Ketogenic Lifestyle
Cheating On Keto: 6 Tips for Recovery
March 4, 2020
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Photo by Andrea Piacquadio from Pexels

From family reunions and holidays to backyard barbecues and friendly potlucks, wherever people gather for fun and merrymaking, you are bound to find less-than-keto-friendly options that are calling your name. Whether you fall prey to your Nana’s famous biscuits, give yourself the freedom to take in the whole Thanksgiving spread, or just feel like ordering a pizza, remember to focus on the fact that it’s possible to recover from cheating on keto.

Because of the sugar and insulin spike your body goes through when you take in more carbs, it’s likely that a cheat meal (or a cheat week) will come along with a few negatives. Many people will experience some undesirable side effects from cheating on keto that can include everything from food cravings and uncomfortable bloating, to a foggy head and a dip in energy. All of these symptoms are perfectly normal and are able to be corrected provided you follow some important recovery tips. 

Is Cheating on Keto Okay?

So, is it even okay to indulge in a cheat day? If you are keto-adapted (or fat-adapted), meaning that your body’s cells are using ketones as fuel as opposed to glucose, and you’ve been consistently restricting the intake of carbohydrates and sugars for between 6-8 weeks, your body will actually respond to the sugar of a cheat meal in a much more positive way. While your blood sugar will rise from a cheat meal, your keto-adapted body is much better at regulating it down again and you will likely not be knocked out of ketosis depending on how crazy you get.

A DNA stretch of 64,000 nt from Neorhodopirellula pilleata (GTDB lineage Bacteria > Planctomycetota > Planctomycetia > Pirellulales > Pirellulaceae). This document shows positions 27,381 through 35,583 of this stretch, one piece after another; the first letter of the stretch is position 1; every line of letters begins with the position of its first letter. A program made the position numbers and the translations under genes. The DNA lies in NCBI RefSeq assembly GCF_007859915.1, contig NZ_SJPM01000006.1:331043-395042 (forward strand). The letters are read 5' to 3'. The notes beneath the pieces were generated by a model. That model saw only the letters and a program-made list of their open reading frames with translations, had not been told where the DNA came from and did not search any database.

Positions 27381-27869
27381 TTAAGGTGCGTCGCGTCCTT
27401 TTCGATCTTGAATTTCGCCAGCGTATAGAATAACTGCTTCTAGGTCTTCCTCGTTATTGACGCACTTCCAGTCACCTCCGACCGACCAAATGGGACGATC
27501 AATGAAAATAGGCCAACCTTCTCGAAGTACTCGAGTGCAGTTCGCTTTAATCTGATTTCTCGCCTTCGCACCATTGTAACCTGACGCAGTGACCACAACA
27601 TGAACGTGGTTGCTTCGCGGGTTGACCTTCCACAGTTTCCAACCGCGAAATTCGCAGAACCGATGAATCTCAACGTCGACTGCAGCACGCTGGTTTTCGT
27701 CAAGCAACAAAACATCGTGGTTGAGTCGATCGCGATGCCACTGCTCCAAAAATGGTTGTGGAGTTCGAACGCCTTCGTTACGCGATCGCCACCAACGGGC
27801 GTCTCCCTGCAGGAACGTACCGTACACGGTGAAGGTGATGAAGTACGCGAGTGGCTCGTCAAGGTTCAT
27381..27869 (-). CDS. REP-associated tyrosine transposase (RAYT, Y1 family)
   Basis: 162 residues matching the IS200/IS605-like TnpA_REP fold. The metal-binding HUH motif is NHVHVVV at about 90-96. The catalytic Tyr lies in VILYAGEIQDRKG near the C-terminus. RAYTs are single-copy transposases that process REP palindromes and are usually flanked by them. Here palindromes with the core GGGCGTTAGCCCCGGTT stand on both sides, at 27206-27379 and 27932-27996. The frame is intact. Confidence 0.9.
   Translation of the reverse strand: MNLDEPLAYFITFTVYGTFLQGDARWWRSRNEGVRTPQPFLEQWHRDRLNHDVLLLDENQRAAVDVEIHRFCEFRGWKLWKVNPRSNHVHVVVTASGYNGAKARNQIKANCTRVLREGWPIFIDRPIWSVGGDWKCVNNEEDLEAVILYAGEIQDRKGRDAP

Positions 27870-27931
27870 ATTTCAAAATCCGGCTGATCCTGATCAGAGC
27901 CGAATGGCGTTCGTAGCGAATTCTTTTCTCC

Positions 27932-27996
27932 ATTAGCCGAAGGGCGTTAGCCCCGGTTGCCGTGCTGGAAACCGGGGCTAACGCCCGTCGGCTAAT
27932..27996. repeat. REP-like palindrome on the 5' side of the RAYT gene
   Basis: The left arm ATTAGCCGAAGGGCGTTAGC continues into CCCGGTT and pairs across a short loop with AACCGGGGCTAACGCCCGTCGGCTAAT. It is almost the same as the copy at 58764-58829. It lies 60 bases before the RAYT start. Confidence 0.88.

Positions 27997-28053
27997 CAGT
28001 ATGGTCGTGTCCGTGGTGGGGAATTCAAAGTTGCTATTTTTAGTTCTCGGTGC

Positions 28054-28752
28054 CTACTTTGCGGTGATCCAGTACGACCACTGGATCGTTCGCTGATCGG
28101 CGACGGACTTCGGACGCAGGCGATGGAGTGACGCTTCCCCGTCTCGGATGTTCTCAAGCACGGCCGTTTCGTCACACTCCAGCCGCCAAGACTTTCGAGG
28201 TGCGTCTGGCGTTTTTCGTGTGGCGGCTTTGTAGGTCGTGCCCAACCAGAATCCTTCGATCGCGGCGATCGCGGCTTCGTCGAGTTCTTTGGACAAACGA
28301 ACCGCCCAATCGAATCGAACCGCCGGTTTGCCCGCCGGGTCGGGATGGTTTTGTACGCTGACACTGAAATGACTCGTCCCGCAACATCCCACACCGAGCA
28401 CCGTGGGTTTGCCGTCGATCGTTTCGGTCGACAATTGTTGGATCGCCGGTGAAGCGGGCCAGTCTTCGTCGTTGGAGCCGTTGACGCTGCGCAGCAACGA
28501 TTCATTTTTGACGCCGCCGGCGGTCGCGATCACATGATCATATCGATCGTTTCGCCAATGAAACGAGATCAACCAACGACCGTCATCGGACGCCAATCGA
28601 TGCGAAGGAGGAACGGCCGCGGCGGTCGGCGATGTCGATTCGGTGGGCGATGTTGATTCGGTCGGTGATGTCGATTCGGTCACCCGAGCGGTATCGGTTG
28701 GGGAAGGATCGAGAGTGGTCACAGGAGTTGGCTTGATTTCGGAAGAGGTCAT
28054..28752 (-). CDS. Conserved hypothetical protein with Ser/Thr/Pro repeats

However, the opposite is true for those who are just beginning their keto journey. If you have been on a path of consistently lowering the amount of carbs you’re eating, but you cheat before the body is truly keto-adapted, your body will have a much more difficult time rebounding from those carb-heavy cheats, and you may be knocked out of ketosis completely.